1. What do modern pacemakers look like?
2. Modern technologies in the field of cardiac surgery
3. Safer stimulators
Pacemakers have been a lifesaver for many people who struggle with irregular heartbeat for years. “Starter” is actually a common name. A better term would be stimulator. We implant one when our heart beats too slowly. A device called a cardioverter is used when we struggle with heart rhythm disorders. This is manifested, for example, by ventricular fibrillation. To stop this disorder and pulseless ventricular tachycardia, medics reach for a defibrillator. We meet with this device in intensive care units, in ambulances, emergency rooms or in operating rooms. Modern pacemakers will soon help us get rid of the problem of possible complications after implantation of conventional pacemakers.
Scientists have modernized the technology of creating stimulators and thus made them safer. How? Researchers from across the western border have developed new electrodes that are used in modern pacemakers. Importantly, the pacemaker, due to the fact that the electrodes installed in it are completely biodegradable, is completely safe for our health. Our body is able to absorb such electrodes when we no longer need them. When we implant a pacemaker, we can feel safe, because such operations are generally not dangerous to our health and life. However, consider the fact that traditional starters contain external connecting wires.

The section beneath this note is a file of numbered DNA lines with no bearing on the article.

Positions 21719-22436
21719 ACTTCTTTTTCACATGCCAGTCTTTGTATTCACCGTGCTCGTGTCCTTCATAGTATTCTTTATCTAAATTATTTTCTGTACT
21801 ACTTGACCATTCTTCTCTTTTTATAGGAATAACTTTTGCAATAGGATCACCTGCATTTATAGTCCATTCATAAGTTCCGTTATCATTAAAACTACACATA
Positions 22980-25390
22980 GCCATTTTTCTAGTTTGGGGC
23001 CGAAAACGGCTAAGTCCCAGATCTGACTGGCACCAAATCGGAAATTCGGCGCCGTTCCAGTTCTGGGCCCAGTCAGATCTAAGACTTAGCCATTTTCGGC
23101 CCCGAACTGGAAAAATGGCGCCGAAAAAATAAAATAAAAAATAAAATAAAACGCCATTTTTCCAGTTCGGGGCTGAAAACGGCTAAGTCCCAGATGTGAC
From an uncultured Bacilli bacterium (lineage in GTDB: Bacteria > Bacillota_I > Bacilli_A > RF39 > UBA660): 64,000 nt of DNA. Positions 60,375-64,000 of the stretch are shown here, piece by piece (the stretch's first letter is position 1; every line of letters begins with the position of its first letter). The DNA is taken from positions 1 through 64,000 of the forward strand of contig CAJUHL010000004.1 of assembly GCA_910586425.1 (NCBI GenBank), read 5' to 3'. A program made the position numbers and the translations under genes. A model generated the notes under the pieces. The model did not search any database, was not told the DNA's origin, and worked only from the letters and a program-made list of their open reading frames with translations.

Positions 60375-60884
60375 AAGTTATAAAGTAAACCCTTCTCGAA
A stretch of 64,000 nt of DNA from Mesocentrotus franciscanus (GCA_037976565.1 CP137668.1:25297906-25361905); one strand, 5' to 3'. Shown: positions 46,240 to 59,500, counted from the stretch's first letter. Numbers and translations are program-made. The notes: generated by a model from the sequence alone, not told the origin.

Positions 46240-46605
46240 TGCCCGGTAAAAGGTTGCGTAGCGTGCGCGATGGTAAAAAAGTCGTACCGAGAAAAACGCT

That’s why we can get in trouble. Usually, when we no longer need the heart support device, then we can get rid of the electrodes. There are two ways to remove them. The first way is to remove them from the patient’s body, while the second way – safer – is to leave them. To leave them, however, we must precede this action by disconnecting them from the device. Remember that the electrodes in the human body are overgrown with tissue, so removing them is quite risky. Unfortunately, if we leave them in the body, we also cannot feel safe. Occasionally, we can get infections and other complications.
As part of the Remote Care project, German scientists are working on a replacement for conventional electrodes. They would be biodegradable and safe for the human body electrodes. Such electrodes can be easily absorbed by a human being. So what are these electrodes made of? Scientists designed them to be mechanically durable and good electrical conductors. We are able to achieve the above effect thanks to the molybdenum from which such electrodes are made. University employees produced them in such a way that they are strands of molybdenum twisted together. These bands were additionally covered with biopolymers.
By implanting a pacemaker with such electrodes, we will be able to feel completely safe. Manufacturers provide us with electrical insulation during the operation of the starter motor. These electrodes then degrade with absolutely no risk. Researchers are currently working on thoroughly checking the properties of the electrodes. They do this through mechanical, degradation and electrical optimisations. German researchers will start preclinical studies in the near future, so there is a chance that the product will officially enter the world market.